By JACOB MCKEE
I’m not the biggest fan of romantic comedies. If they’re really good, then of course I like them, but in general, I feel like they have all started to slowly morph into the same, boring story.
So you can believe me when I say that “Warm Bodies” breathes new life into the genre.
At first glance, it may look like a cheap rip-off of the Twilight saga: a supernatural creature of terror falls in love with a human, complete with heavy-handed references to “Romeo and Juliet,” like in the vampire love story.
However, “Warm Bodies” has something that the Twilight saga cannot claim: it has a heart.
The plot of “Warm Bodies” isn’t, in the end, about a zombie falling in love with a human.
At its core, this movie is telling a story about how love really can work miracles.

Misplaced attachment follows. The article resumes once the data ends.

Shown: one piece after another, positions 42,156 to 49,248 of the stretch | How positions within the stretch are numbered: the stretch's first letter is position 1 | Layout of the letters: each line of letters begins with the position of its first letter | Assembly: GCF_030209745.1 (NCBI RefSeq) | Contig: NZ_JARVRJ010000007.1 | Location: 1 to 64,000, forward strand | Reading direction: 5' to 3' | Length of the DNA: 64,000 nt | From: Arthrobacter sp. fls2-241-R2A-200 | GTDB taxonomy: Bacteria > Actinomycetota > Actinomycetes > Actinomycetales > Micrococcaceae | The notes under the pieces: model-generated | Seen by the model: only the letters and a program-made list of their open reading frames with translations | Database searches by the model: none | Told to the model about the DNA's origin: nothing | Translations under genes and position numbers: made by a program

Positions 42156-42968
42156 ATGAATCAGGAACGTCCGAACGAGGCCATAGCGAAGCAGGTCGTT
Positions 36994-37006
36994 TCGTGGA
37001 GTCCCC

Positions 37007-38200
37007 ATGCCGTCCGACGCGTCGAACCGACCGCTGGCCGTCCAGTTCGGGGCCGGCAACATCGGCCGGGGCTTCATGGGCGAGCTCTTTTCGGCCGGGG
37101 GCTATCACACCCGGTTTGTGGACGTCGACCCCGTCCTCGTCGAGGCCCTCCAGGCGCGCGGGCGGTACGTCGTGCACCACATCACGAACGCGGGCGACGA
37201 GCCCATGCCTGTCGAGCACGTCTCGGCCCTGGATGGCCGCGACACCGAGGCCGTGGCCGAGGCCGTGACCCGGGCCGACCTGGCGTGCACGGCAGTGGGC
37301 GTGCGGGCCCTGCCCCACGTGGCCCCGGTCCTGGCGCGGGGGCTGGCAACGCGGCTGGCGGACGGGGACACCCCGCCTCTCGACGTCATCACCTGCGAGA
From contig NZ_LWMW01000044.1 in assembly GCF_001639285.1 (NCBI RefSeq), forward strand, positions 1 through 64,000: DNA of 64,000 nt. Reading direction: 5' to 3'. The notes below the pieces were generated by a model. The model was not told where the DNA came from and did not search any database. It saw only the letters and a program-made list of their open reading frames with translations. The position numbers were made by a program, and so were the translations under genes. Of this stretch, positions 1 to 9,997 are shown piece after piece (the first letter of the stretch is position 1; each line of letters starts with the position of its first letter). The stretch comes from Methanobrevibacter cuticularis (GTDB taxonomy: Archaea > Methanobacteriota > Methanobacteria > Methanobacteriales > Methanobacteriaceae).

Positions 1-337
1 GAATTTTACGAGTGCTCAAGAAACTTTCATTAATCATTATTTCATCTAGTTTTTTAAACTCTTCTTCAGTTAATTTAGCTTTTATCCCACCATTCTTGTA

The script is smart, and will keep you entertained throughout.
The main character, R, is a lonely zombie who monologues to himself a lot through voiceover, and most of these are extremely witty and hilarious.
The movie also acknowledges its origins in “Romeo and Juliet” and plays it up to the extreme: the main characters’ names are R and Julie; there’s a balcony scene; heck, one character even wants to be a nursing major.
These references can, at times, seem overwhelming, but in the end, they contribute massively to the pulsing heartbeat that keeps the movie going.
But “Warm Bodies” isn’t just a romantic comedy.
After all, you can’t exactly be a zombie movie without having a few intense action scenes, and “Warm Bodies” has plenty, and they are executed greatly.
So don’t worry; this movie has something for everyone.
On the negative side, there’s a little bit of spotty CGI and green-screen work, but it doesn’t detract from the movie, so don’t be too worried about it.
As for star performers, the prizes definitely go to Nicholas Hoult, who plays R, and Analeigh Tipton, who plays Julie’s hilarious best friend and wannabe nursing major, Nora.
They really help to push this movie to become the rom-com classic that I hope it will be.
“Warm Bodies” is based off of the 2011 novel of the same name by Isaac Marion, and is now playing in theatres across America.